Mayadin, in the oil-rich eastern province of Deir al-Zour, is roughly 100 miles from Raqqa and lies along Syria’s fertile Euphrates River basin. Most of that area is under the control of the Islamic State. The group — also known as ISIS and, in Arabic, Daesh — captured Mayadin from more-moderate Syrian rebel forces in 2014.
According to the Observatory for Human Rights, which relies on a network of local contacts to track the Syrian civil war, the first strikes took place at 7:25 p.m. Thursday. Two reconnaissance aircraft and two warplanes flew overhead before the latter fired four missiles at the town. Two reportedly struck the Dahmoush building, where displaced family members of Islamic State fighters from elsewhere in Syria were staying. The monitoring group said 42 children were among the dead, but that figure could not be corroborated with other activists or sources in the area.
Then, early Friday, the warplanes returned and struck the municipal building, the local power company and the blood bank. At least 10 Islamic State fighters were killed, the Observatory said.
A separate local monitoring group said that it had dispatched a fact-finder to assess the aftermath of the strikes in Mayadin but that Islamic State fighters had blocked the entrances to the town. The activist group said the strikes took place in the Souk al-Mokhales and Saraya areas of Mayadin. Another strike hit a market, according to local media outlets operated by rebel-linked activists, and a separate missile reportedly landed between two hospitals.
The U.S. Central Command on Friday listed five strikes in Deir al-Zour, which it said destroyed “a command and control node, and an ISIS headquarters.”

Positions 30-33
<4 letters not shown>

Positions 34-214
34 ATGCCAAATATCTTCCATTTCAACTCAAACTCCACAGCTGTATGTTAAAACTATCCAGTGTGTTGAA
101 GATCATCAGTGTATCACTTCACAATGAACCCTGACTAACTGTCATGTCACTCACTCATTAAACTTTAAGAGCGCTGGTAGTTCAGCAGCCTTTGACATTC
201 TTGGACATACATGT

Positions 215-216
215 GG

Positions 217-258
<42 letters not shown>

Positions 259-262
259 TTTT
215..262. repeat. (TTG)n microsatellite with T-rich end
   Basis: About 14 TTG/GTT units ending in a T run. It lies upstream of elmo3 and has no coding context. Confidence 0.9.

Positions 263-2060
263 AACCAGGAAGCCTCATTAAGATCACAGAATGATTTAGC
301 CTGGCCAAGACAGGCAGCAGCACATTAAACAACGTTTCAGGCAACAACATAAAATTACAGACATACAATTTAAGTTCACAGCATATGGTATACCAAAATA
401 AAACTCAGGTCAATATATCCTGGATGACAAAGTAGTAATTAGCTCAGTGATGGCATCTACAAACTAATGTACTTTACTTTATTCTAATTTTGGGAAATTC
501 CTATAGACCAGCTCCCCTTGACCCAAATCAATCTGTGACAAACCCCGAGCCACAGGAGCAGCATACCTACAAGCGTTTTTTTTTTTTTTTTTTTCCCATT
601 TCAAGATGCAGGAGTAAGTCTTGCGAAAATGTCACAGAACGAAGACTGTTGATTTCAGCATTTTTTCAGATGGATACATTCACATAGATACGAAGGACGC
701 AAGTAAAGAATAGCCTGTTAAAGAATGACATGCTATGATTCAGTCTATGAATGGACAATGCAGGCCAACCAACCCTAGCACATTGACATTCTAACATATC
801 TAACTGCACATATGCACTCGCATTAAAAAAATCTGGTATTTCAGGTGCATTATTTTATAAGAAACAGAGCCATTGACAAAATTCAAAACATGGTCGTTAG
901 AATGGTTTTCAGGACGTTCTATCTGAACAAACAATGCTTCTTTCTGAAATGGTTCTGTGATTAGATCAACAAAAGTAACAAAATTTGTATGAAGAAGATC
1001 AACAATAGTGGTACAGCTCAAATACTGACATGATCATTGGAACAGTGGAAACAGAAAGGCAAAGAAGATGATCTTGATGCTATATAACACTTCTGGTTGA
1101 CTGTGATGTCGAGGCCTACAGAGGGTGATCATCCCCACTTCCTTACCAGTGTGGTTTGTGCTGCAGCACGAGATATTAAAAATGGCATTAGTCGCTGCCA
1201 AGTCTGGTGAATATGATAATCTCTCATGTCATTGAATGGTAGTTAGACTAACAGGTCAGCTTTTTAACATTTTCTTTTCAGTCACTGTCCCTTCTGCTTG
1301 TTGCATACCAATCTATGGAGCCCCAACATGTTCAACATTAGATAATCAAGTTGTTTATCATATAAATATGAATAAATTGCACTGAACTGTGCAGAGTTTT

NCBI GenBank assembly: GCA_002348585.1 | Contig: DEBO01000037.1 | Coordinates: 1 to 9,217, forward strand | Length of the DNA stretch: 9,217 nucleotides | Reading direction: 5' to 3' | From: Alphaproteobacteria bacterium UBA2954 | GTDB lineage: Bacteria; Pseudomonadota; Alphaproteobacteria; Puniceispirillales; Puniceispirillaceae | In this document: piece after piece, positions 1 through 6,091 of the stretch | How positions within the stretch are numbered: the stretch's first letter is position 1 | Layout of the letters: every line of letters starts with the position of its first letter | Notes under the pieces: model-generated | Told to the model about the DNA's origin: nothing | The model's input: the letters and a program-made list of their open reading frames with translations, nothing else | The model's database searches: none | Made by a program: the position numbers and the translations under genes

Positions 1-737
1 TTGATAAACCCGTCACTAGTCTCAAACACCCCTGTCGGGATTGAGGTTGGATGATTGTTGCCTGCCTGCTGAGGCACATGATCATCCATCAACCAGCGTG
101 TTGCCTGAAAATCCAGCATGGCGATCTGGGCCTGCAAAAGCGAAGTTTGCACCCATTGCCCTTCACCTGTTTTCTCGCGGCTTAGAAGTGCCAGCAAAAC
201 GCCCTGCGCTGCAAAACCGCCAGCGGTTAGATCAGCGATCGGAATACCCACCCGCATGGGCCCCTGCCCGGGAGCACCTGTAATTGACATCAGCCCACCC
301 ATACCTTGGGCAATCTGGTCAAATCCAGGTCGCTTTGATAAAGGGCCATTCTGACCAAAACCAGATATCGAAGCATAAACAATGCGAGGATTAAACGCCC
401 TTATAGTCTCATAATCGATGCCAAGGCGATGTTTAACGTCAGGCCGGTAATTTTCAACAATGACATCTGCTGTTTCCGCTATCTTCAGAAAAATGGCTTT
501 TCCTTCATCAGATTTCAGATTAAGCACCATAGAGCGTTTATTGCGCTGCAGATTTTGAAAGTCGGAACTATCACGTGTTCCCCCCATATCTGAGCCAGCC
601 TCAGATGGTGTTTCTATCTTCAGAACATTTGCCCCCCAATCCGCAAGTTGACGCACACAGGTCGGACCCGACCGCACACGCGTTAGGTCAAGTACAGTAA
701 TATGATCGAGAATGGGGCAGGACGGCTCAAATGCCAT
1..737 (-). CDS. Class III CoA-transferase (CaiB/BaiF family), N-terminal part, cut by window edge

Some analysts have said the Islamic State has moved family members and some assets to Mayadin as the U.S. ramps up pressure on the group in Raqqa.
Also Friday, the Central Command said that coalition strikes in Mayadin on April 27 and May 11 killed two Islamic State commanders involved in planning the group’s attacks abroad.
The commanders were identified as Mustafa Gunes, a Turkish national, and Abu Asim al-Jazaeri, a French Algerian fighter. In April, the U.S. military said Special Operations commandos killed a senior Islamic State commander, Abdurakhmon Uzbeki, in a raid in Mayadin.
The aerial bombardments have been “unusually intense in the last two weeks” around Mayadin and other areas of Deir al-Zour, said Omar Abu Leila, the Germany-based editor of Deir Ezzor 24, a local independent news outlet.
Mayadin is home to tens of thousands of displaced Syrians, including civilians, according to Abu Leila and international rights groups.
Both the locals and the displaced “are all deathly afraid now” of the airstrikes and rising violence in the area, he said. “The airstrikes come so suddenly . . . and people even get kicked out of places to make room for the families of Islamic State fighters.”
But “it’s all the same now,” he said. “The Russians, the international coalition and Daesh. The situation is extremely tense.”
Heba Habib in Stockholm and Missy Ryan in Washington contributed to this report.